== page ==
End artery

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An end artery (or terminal artery) is an artery that is the only supply of oxygenated blood to a portion of tissue.

Examples of an end artery include the splenic artery that supplies the spleen and the renal artery that supplies the kidneys. End arteries are of particular interest to medicine where they supply the heart or brain because if the arteries are occluded, the tissue is completely cut off, leading to a myocardial infarction or an ischaemic stroke. Other end arteries supply all or parts of the liver, intestines, fingers, toes, ears, nose, retina, penis, and other organs.[1]

Because vital tissues such as the brain or heart muscle are vulnerable to ischaemia, arteries often form anastomoses to provide alternative supplies of fresh blood. End arteries can exist when no anastomosis exists or when an anastomosis exists but is incapable of providing a sufficient supply of blood, thus the two types of end arteries are:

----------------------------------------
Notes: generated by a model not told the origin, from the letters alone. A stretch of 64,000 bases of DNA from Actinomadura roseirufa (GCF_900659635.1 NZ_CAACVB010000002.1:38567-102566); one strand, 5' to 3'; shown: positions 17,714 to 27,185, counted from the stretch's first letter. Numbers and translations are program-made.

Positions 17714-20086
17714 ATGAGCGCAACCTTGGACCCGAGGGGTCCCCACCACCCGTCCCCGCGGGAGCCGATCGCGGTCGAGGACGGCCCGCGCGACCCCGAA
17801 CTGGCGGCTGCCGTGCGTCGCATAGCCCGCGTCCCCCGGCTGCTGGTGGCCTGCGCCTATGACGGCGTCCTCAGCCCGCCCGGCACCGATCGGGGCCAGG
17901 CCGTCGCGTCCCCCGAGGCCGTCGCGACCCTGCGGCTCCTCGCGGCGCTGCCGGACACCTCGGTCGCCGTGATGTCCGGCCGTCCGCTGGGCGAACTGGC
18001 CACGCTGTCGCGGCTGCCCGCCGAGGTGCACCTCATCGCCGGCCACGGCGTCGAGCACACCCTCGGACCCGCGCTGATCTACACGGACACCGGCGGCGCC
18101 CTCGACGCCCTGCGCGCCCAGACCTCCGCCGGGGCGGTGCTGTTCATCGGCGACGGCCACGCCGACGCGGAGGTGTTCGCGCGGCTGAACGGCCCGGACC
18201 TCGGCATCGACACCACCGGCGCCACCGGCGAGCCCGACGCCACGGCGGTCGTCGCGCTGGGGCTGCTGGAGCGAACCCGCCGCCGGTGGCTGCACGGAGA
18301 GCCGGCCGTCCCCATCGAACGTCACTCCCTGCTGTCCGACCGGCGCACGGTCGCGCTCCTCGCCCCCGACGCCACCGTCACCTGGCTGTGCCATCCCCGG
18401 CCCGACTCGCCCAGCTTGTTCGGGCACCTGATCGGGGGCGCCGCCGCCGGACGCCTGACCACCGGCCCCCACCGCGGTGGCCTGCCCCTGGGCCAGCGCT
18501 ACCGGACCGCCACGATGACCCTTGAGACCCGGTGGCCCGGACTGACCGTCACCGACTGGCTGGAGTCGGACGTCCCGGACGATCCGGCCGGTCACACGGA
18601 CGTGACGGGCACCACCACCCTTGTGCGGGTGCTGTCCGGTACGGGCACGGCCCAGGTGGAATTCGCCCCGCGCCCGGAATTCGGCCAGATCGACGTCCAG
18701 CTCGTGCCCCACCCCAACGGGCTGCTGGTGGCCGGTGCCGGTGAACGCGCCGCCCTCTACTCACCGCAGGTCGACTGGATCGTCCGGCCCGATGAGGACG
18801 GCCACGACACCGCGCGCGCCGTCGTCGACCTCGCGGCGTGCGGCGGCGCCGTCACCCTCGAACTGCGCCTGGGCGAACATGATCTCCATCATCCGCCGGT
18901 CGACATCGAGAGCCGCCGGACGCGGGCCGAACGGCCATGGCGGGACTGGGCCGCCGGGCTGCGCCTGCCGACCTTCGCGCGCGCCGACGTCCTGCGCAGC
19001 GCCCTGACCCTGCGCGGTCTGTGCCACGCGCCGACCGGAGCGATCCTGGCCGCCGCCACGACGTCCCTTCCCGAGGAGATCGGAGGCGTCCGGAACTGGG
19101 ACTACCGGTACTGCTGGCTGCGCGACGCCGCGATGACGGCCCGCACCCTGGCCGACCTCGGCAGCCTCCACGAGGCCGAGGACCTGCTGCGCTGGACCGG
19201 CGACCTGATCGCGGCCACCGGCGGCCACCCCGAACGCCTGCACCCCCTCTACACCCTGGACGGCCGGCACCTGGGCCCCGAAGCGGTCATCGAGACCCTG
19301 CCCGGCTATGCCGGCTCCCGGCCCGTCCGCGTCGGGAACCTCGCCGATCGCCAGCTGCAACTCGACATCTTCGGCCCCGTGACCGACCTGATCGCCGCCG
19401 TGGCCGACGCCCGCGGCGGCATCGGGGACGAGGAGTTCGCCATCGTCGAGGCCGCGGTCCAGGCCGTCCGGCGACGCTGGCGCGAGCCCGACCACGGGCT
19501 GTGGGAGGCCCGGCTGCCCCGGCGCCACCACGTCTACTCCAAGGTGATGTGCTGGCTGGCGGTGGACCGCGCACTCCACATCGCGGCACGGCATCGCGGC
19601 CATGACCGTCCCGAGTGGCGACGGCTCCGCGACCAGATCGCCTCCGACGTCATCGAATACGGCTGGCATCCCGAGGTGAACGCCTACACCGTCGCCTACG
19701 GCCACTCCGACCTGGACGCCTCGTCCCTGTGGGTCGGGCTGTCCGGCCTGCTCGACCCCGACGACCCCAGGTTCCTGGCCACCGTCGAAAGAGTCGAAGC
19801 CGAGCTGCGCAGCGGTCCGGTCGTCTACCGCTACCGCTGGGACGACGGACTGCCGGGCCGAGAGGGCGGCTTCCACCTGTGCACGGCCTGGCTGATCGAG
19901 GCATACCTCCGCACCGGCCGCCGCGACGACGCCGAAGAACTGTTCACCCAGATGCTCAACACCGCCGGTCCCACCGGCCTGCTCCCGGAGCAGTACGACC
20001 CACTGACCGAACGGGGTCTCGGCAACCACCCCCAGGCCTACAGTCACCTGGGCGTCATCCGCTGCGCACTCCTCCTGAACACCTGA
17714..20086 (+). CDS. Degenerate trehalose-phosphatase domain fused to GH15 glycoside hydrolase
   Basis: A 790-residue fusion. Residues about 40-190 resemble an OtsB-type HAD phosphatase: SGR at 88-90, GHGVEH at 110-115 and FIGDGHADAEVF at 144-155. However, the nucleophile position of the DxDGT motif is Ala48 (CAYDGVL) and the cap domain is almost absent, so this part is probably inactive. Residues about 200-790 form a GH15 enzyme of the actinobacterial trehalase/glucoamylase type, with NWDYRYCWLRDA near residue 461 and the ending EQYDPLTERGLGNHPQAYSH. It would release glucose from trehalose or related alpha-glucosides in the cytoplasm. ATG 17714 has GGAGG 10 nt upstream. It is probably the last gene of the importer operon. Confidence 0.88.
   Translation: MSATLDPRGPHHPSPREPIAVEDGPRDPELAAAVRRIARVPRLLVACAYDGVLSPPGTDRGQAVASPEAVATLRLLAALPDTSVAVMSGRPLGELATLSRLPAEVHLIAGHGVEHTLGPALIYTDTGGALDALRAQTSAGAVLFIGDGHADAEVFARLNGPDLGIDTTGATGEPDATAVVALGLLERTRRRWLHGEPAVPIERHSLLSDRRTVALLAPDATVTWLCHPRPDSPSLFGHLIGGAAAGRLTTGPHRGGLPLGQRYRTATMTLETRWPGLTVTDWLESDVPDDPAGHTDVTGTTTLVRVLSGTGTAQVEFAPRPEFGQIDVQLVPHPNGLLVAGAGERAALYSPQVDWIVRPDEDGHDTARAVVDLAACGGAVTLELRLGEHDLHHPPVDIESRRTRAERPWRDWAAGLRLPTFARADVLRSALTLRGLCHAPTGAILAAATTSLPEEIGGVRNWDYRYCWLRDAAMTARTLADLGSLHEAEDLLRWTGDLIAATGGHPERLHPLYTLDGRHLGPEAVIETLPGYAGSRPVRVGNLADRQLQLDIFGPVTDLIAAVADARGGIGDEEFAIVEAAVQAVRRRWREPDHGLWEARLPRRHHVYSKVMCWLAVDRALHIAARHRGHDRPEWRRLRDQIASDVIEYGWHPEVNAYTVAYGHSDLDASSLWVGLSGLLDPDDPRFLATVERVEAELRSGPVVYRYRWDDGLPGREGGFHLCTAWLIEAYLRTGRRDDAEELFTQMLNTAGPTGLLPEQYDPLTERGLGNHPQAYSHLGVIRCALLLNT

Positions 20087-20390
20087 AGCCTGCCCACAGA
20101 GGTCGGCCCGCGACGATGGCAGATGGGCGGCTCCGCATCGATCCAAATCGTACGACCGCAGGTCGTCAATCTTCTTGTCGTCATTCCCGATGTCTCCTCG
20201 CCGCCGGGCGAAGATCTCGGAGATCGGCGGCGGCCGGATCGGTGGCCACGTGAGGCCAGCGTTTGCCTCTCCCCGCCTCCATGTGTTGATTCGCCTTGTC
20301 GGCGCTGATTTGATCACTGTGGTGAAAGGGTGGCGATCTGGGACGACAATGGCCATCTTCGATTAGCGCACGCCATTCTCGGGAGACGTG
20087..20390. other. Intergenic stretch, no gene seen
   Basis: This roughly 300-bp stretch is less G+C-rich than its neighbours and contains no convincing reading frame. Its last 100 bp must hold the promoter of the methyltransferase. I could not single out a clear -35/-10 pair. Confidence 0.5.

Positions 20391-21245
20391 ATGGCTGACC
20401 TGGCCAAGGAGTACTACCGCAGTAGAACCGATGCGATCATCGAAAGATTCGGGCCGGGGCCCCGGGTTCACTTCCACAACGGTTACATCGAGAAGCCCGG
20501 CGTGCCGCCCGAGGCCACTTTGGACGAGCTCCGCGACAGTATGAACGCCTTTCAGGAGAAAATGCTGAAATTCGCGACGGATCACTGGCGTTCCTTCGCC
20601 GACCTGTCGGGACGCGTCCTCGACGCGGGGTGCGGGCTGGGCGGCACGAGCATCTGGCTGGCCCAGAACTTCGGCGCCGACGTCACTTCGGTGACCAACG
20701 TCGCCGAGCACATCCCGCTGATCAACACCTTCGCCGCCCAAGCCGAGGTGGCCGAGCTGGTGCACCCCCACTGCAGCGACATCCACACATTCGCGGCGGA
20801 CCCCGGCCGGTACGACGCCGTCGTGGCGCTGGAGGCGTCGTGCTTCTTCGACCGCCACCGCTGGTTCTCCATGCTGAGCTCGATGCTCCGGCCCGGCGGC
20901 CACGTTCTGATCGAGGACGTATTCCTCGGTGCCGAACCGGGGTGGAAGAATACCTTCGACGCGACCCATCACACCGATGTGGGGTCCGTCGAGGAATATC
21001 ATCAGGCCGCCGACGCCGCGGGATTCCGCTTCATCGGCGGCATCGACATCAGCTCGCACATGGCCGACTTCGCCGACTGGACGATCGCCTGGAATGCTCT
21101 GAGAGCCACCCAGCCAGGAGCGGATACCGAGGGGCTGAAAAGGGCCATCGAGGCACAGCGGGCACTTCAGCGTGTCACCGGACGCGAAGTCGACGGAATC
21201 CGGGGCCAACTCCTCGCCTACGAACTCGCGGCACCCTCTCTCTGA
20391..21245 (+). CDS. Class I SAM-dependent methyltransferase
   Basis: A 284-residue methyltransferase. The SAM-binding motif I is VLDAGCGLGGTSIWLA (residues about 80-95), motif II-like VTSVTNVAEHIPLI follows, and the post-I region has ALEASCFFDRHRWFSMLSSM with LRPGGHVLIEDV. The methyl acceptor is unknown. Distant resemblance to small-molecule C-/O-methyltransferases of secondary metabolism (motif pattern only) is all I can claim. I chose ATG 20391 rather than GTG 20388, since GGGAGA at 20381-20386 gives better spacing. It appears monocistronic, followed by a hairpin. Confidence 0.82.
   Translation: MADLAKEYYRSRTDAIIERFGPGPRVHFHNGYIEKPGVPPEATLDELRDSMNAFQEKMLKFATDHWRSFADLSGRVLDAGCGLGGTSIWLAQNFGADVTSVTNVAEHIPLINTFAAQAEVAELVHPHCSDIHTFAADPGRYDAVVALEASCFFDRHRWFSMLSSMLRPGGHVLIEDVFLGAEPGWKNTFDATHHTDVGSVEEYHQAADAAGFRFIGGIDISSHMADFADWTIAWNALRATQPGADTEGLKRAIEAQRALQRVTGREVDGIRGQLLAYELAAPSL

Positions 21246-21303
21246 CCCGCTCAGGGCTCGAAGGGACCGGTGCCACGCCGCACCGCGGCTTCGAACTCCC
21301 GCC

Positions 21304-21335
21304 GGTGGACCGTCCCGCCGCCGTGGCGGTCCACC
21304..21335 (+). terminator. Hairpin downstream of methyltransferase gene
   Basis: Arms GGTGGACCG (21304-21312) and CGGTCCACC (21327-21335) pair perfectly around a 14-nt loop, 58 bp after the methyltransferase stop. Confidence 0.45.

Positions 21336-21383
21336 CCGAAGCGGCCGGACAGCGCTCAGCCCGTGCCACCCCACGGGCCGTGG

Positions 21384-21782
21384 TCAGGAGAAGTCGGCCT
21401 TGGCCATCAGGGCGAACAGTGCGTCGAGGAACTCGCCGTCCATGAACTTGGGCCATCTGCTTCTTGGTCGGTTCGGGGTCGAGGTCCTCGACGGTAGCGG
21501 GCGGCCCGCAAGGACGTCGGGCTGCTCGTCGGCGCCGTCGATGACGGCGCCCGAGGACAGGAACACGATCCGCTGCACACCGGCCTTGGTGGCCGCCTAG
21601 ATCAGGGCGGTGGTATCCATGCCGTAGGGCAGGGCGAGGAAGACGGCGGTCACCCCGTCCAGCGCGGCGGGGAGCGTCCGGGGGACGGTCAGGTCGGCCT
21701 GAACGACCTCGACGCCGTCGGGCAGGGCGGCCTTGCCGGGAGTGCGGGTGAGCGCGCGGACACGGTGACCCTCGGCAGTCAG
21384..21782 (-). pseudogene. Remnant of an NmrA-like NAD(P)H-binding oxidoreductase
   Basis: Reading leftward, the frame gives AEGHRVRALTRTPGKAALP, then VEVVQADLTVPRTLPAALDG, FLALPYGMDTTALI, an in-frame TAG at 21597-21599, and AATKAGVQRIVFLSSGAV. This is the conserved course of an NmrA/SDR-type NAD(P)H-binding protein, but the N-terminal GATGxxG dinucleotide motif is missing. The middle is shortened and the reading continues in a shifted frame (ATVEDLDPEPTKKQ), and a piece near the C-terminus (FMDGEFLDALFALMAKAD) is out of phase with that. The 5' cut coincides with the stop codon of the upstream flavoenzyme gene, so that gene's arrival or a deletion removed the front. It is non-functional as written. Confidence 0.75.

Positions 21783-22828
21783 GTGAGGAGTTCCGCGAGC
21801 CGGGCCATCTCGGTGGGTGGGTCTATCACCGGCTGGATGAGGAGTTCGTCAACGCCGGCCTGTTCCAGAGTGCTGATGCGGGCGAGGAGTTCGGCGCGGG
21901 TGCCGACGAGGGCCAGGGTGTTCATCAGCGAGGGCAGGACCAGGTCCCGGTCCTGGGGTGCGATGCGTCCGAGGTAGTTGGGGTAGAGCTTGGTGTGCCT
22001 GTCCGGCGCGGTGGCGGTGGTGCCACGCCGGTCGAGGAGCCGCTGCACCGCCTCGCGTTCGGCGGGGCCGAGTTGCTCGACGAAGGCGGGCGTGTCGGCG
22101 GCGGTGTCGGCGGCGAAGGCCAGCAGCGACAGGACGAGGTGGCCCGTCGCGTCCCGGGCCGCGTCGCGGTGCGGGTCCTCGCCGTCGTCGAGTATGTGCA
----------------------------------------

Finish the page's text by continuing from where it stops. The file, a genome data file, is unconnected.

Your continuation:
• Anatomic (true) end artery: No anastomoses.
  • Functional end artery: Ineffectual anastomoses.

An example of a true terminal arteries is that which supplies the retina. Functional end arteries supply segments of the brain, liver, kidneys, spleen and intestines; they may also exist in the heart.

References[edit]

  1. ^ Kao, Lillian; Lee, Tammy (2009). Surgery: PreTest Self-Assessment and Review, Twelfth Edition. McGraw-Hill Medical. p. 61. ISBN 0-07-159863-4.